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$5M budgeted for each Amerindian village – launch of ADF Phase 1 will see funding for 27 pilot projects

Government has budgeted for $5M to be allocated to each Amerindian community in Guyana for the development of their chosen project towards socio-economic development.
This announcement was made by President Donald Ramotar today at the launch of the Inception Phase of the Low Carbon Development Strategy (LCDS) Amerindian Development Fund (ADF) Project under the Guyana Redd+ Investment Fund (GRIF).In the keynote address, His Excellency urged the Toshaos and villagers to grasp the opportunities made possible by the GRIF and to increase the opportunity for greater exchange of goods and services within the villages and further afield in the enhancement of village resources and assets.The launch will see the funding of 27 pilot projects selected under the ADF/CDP, with projects that include six non-farming, six farming, four poultry and three aqua farming projects.

 

Minister of Amerindian Affairs Pauline Sukhai called on Amerindians to recognise the potential existing in their villages and for Amerindian youths to become the agents of progressive change now and in the future.
Speaking about her call for more youth involvement at the event at the Princess Hotel, East Bank Demerara, she stated that, “They must examine the options of remaining in the village and developing enterprises that are relevant to their localities. Consideration must be given to less benefit of earning an income at home as well as stabilising families and community food security as opposed to seeking fortunes elsewhere,’” the Minister said.
Whilst acknowledging that nothing is wrong with the latter option, she urged that good sense should prevail “as such investment back in the villages might be beneficial in the long- term by those who choose to do so.”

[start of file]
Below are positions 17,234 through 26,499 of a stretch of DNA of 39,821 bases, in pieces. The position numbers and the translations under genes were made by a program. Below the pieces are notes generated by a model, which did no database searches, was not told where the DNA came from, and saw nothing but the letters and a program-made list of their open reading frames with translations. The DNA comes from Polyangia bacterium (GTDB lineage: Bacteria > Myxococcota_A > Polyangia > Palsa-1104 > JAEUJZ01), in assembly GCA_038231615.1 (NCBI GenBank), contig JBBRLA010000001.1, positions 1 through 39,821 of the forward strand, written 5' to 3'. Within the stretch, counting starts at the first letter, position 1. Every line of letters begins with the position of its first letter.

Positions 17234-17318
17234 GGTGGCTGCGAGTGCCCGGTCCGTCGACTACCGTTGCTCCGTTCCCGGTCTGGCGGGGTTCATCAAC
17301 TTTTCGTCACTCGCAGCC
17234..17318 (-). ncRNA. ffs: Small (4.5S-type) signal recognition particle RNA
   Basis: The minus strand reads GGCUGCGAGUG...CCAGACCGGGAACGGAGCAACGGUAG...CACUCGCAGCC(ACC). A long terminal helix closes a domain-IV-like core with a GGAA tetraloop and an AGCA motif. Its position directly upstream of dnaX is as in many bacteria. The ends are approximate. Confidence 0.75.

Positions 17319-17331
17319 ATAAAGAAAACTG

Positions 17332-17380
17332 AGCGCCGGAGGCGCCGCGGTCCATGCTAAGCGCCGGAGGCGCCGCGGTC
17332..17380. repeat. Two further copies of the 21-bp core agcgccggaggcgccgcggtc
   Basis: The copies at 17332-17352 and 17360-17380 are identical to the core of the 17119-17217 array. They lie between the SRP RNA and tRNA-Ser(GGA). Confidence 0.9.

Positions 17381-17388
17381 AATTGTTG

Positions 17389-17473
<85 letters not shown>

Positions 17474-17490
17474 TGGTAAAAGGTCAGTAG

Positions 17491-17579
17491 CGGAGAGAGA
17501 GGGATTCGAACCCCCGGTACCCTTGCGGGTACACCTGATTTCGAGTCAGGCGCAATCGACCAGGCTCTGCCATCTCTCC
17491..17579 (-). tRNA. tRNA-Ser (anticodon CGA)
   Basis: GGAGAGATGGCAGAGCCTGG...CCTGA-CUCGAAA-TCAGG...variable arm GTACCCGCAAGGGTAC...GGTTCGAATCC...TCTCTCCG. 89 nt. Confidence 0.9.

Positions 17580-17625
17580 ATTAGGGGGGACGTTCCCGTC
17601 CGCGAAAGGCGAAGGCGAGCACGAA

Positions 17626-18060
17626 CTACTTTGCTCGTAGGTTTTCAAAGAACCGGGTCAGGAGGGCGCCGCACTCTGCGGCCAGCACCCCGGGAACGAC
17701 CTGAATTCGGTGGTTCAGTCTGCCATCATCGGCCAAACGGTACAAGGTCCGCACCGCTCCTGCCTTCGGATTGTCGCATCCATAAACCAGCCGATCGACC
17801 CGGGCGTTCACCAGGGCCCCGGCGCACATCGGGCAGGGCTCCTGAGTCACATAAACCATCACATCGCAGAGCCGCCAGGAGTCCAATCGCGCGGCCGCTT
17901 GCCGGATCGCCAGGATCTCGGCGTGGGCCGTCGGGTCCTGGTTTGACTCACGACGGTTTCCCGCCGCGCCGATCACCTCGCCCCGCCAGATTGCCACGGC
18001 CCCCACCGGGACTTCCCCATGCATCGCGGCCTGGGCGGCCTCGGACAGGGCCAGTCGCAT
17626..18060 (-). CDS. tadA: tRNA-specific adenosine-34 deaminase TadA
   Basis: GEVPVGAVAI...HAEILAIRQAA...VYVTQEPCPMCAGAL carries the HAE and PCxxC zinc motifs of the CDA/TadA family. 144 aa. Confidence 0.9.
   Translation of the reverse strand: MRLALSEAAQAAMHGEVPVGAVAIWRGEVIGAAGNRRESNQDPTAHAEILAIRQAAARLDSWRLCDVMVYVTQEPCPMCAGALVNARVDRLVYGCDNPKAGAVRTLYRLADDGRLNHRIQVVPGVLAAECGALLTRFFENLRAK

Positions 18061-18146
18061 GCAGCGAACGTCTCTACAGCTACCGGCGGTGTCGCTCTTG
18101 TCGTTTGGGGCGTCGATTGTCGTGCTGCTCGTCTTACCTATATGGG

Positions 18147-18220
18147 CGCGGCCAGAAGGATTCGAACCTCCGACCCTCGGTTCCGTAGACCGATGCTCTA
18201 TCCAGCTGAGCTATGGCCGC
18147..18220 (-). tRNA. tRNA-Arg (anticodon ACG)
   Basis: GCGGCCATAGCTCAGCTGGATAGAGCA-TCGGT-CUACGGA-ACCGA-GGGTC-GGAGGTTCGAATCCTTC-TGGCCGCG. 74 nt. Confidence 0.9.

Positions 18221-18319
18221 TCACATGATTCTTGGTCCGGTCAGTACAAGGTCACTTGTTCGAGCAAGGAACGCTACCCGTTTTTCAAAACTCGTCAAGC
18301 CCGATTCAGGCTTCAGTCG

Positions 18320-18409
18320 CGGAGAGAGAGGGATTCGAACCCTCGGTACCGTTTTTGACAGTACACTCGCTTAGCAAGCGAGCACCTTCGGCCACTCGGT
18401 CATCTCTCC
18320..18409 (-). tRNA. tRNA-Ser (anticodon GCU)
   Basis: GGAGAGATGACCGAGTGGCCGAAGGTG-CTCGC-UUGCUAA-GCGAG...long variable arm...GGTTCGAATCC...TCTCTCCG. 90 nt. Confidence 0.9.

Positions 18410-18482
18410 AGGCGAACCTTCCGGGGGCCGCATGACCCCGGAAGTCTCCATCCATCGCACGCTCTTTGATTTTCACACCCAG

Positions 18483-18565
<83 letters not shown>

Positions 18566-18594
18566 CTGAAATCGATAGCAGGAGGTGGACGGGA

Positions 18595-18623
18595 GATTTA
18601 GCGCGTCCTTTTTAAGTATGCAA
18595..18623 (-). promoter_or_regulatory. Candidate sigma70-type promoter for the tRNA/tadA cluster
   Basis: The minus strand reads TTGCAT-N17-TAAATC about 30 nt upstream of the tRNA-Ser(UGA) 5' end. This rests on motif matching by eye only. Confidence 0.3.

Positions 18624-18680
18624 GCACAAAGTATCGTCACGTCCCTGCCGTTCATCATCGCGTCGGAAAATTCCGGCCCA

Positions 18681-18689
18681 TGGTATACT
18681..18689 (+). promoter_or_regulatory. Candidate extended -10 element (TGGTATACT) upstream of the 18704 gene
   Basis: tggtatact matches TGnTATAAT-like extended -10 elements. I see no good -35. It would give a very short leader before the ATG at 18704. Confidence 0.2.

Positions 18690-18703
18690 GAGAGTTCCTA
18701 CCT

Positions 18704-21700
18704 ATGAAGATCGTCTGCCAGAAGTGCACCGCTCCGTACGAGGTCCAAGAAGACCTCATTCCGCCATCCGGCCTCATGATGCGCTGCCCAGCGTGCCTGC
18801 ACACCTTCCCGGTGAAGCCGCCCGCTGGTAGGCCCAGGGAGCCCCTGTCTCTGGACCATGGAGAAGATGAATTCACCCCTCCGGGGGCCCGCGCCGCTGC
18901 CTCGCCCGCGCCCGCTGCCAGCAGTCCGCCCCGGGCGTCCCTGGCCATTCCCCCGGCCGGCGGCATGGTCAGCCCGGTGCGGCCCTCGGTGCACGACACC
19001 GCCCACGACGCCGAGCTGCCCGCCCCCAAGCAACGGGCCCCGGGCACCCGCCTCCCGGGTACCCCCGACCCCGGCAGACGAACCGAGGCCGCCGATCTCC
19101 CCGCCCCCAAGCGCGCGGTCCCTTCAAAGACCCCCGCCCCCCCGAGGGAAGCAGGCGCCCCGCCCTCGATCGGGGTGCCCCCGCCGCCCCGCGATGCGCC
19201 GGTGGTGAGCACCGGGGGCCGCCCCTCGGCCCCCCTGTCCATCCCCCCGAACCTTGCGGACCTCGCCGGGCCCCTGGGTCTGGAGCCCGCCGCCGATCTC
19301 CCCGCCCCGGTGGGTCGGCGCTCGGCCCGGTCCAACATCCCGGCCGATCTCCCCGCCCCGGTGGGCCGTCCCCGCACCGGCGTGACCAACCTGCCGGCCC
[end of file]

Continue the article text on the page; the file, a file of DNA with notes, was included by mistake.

The Amerindian Affairs Minister highlighted government’s recognition that the major stumbling block for village development “is the challenge of expediting improvement in the primary road network through most of the remote villages. The cost of freight and transportation and the issue of the production of primary products which are mostly perishables are still limiting factors that need to be overcome and of course, a reliable and efficient communication system for sourcing markets.”
She stated that the launch of the GRIF Phase One is a clear indication that economic initiatives spearheaded by Amerindian Village Councils on behalf of their people should be supported.
UNDP Resident Representative (Ag.) Ms. Chisa Mikami commended the implementation of the project and highlighted the journey towards this achievement. She reiterated UNDP’s commitment to cooperation on the project.
Head of the National Toshaos Council, Derrick John pointed out that the funding from the Kingdom of Norway through the GRIF was not a gift to the Amerindian people of Guyana, but “a reward for good stewardship”. John reminded the gathering of the traditional focus of Amerindians on forest sustainability as a way of life.
The ADF of the LCDS will be done in two phases, an initiation/pilot phase spanning nine months, to be followed by a second phase. During the two phases, 180 commercially viable community driven projects will receive grants of US$25,000 each.

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